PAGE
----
Tuesday, March 3, 2009
A Legend That Never Ends
In a world where cliches are never cliche, Hubert Mizell has seen it all. For the last fifty years, he has written about courage, loyalty and self-sacrifice. Hubert has told stories of leadership, teamwork and the triumph of the human spirit. He loves sports and loves to write about the events which keep on taking us out to the old ball game. For this Dublin native, his dream to become a sportswriter has come true, more than he could ever imagine.
Hubert Coleman Mizell was born in Dublin, Georgia in 1939. His parents, Leon Mozart Mizell and Annie Mae Williams Mizell, named him for Dr. Alfred Coleman, the doctor who delivered him. Hubert grew up in the days of Joe DiMaggio, Ted Williams, Stan Musial, Ben Hogan, Sam Snead and Joe Louis. As a child of a poor family, Hubert lived in eleven towns and in twenty-seven buildings. His father left school after the end of the 5th grade. A saw mill accident left the elder Mizell with a severely mangled arm, relegating him work at strenuous jobs, often enduring eighty-four-hour work weeks. Hubert's mother worked whenever and wherever she could to help make ends meet to support the family, which included Hubert's baby sister Linda.
When Hubert was seven, the Mizells moved to Jacksonville, Florida. A trip to the Georgia-Florida game, long before it became the wild spectacle it is today, sparked young country boy's love of sports. At the age of fourteen, Hubert took a job as an usher and later as a scorekeeper at Wolfson Park, home of the Jacksonville Tars. Playing for the Tars that year was a young kid by the name of Henry Louis. You know him better has Henry "Hank" Aaron.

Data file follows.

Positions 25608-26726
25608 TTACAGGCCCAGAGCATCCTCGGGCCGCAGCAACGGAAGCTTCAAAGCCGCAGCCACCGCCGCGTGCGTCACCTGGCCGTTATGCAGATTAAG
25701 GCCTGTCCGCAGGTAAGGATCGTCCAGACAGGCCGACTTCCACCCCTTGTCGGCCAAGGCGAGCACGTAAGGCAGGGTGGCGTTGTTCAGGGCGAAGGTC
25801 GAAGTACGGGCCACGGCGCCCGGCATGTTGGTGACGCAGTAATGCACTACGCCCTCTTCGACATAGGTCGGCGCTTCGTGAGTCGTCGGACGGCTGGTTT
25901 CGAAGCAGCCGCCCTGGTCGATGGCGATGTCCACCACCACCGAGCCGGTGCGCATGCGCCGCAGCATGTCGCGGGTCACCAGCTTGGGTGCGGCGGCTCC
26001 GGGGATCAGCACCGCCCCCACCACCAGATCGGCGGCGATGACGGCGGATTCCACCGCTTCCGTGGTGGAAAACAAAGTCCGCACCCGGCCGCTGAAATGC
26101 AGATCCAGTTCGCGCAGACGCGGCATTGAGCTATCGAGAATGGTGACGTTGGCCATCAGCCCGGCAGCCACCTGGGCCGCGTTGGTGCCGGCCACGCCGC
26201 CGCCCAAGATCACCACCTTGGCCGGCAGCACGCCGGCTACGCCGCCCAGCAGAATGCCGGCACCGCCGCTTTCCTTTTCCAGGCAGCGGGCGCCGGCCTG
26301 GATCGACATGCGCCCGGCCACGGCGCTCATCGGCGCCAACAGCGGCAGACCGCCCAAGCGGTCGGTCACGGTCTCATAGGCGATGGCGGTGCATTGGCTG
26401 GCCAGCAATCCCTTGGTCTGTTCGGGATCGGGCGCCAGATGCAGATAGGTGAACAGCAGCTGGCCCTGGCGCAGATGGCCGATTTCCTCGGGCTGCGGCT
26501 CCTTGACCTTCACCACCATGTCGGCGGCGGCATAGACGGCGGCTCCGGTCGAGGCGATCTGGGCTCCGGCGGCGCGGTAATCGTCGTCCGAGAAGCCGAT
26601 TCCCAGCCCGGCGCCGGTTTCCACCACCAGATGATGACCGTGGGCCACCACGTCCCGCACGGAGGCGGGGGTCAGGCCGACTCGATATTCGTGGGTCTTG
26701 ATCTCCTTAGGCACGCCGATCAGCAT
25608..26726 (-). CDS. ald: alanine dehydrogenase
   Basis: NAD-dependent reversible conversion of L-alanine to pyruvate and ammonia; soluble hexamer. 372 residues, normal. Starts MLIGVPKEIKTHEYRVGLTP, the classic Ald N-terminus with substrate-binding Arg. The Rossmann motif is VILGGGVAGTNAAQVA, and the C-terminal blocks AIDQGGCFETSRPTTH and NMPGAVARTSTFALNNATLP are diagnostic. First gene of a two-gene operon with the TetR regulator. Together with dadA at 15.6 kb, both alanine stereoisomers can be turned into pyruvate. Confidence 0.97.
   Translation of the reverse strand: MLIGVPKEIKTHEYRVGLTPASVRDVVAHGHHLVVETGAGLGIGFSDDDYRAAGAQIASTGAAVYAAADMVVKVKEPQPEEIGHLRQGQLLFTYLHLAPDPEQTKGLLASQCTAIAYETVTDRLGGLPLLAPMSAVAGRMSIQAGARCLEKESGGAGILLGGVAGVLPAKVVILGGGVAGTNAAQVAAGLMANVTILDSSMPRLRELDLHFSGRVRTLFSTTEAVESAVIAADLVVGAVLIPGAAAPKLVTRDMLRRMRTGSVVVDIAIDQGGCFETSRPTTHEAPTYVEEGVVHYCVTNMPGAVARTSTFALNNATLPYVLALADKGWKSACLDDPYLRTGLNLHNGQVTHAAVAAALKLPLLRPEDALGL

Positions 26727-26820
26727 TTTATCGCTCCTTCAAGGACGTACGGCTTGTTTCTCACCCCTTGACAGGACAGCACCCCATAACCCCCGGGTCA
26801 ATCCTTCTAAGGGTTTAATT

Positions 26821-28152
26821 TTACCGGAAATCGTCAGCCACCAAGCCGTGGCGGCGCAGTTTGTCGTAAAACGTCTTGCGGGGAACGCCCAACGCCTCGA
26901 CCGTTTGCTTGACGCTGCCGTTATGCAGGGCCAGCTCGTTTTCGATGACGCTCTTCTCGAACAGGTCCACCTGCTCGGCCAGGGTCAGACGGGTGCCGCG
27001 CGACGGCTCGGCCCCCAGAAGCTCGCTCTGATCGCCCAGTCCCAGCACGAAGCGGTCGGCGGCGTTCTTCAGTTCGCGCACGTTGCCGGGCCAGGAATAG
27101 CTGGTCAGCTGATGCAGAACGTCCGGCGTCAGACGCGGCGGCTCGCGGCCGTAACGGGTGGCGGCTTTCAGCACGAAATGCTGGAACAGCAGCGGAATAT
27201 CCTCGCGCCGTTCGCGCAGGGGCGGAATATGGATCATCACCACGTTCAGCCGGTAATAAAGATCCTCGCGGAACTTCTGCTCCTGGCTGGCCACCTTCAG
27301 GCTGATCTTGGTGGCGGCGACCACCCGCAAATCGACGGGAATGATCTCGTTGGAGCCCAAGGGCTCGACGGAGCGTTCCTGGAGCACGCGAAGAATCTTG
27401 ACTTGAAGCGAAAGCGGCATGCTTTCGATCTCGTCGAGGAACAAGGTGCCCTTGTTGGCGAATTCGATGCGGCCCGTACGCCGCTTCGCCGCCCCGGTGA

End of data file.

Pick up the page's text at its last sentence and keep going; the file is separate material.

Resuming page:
Before he completed high school, Mizell developed a relationship with the Times-Union, Jacksonville's leading newspaper. At first he worked as a sport's copy editor. During his spare time, Hubert studied and carefully analyzed the writings of the nation's greatest sportswriters. After his college days at the University of Florida were over, Hubert returned to the Times-Union as the High School Sports Editor. In 1964, he took a job in the public relations department of the Gator Bowl.
In 1967, Hubert came of retirement as a sportswriter for the first time. He returned to the Times-Union as its Florida Sports Editor. In addition to his duties in the sports department, Mizell covered hurricanes and even the 1972 Republican National Convention. Later in the 1970s, Hubert became the state sports editor of the Times-Union.
Hubert Mizell's first major sports assignment came in the late summer of 1972. Hubert witnessed swimmer Mark Spitz's world record seven gold medal performance and the emergence of one of the world's greatest gymnasts, Olga Korbut. He was there when the zebras gave the Russian team three unwarranted chances to defeat the US basketball team in one of the most controversial games in Olympic history. Hubert was an eye witness to one of the darkest moments, not only in Olympic history, but in the history of sports. Working closely with a young Peter Jenkins of ABC News, Hubert saw the hooded gunmen who killed eleven Israeli athletes. He was stationed at the airport when their corpses were sent back home. "It was like a punch in the stomach," Mizell remembered. Hubert still lists the '72 Olympics as the highlight of his career.
Being based in the subtropical climate of Florida, Hubert normally didn't cover hockey games. But in the winter of 1980, Hubert was in Lake Placid, New York, covering the first of his four Winter Olympic games. Mizell and the corps of sportswriters, normally trained to be neutral in their coverage of sports, shivered in emotion as they witnessed, in Mizell's words, "the most colossal upset in the history of sports." Mizell still rates the game in which the upstart US team defeated the heavily favored Russians as the No. 1 game he has ever covered. In 1986, he moved to Atlanta and took a job as a feature writer and television critic for the Atlanta Constitution. It wasn't long before Hubert decided to return to Florida and the love of his life.